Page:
in which the nature of the offending agent is unknown and could be an infectious agent or a chemical. In this case, the public, health care professionals, and public health agencies may all access the poison control center for information (Geller and Lopez, 1999).
Poison control centers may contract with industry to provide poisoning information to the public and health care providers for a specific commercial product or group of products. For example, the toll-free number listed on a commercial product for information about poisoning may be answered by center staff, usually through a separate, dedicated telephone line. Summary information regarding the number, types, and outcomes of these exposures can assist companies with reporting requirements regarding adverse events associated with their products and guide reduction of the hazard. Poison control centers may also contract to provide material safety data sheets needed by an employer (Krenzelok and Dean, 1988). The number and extent of poison control center contracts with industry is not well documented.
Data collection and reporting are critical activities of poison control centers. This topic is examined in detail in Chapter 7 along with the contribution of other data sources in developing an overall understanding of poisonings in the United States.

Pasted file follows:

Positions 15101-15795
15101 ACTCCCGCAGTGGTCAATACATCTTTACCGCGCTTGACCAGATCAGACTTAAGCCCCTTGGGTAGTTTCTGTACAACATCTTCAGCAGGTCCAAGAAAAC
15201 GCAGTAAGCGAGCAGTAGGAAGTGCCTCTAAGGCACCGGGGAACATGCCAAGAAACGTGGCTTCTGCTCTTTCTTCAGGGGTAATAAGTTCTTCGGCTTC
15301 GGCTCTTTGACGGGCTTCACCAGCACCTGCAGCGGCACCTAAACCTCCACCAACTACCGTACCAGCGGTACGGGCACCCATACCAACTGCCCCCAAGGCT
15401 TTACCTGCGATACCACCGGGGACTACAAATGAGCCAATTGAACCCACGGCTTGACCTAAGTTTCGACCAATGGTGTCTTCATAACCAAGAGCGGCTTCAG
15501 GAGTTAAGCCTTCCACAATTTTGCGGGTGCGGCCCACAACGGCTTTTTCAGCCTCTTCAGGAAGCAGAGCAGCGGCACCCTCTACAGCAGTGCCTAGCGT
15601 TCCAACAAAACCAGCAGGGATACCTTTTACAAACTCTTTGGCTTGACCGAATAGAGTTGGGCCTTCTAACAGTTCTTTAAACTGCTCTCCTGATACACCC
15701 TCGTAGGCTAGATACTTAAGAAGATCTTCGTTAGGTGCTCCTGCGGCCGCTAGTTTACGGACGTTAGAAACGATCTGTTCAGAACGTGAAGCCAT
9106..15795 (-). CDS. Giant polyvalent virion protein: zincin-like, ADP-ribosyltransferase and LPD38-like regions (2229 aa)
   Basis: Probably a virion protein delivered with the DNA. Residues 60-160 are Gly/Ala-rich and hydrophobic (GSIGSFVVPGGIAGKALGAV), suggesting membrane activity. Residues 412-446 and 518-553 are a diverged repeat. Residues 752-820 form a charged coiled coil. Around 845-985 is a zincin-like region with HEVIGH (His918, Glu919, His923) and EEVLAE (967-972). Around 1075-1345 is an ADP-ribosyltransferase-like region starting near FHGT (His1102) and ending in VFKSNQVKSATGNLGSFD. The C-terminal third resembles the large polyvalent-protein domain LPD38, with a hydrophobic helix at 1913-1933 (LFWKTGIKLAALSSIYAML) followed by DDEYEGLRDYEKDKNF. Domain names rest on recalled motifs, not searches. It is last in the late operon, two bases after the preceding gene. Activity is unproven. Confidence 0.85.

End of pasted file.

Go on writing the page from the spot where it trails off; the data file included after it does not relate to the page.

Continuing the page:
Poison control centers currently report all exposure data to the TESS database (Watson et al., 2003). These data are used to document the spectrum of exposures causing poisonings and their consequences. While this database represents only the fraction of all exposures that generate calls to centers (Blanc et al., 1995), the data may be used to identify trends and potential targets for education, surveillance, public health measures, or research. This type of database represents a unique opportunity to collect detailed data regarding certain types of poisoning exposures.
Sentinel events are initial cases or events indicating a more widespread problem. Poison control centers, because of their telephone con-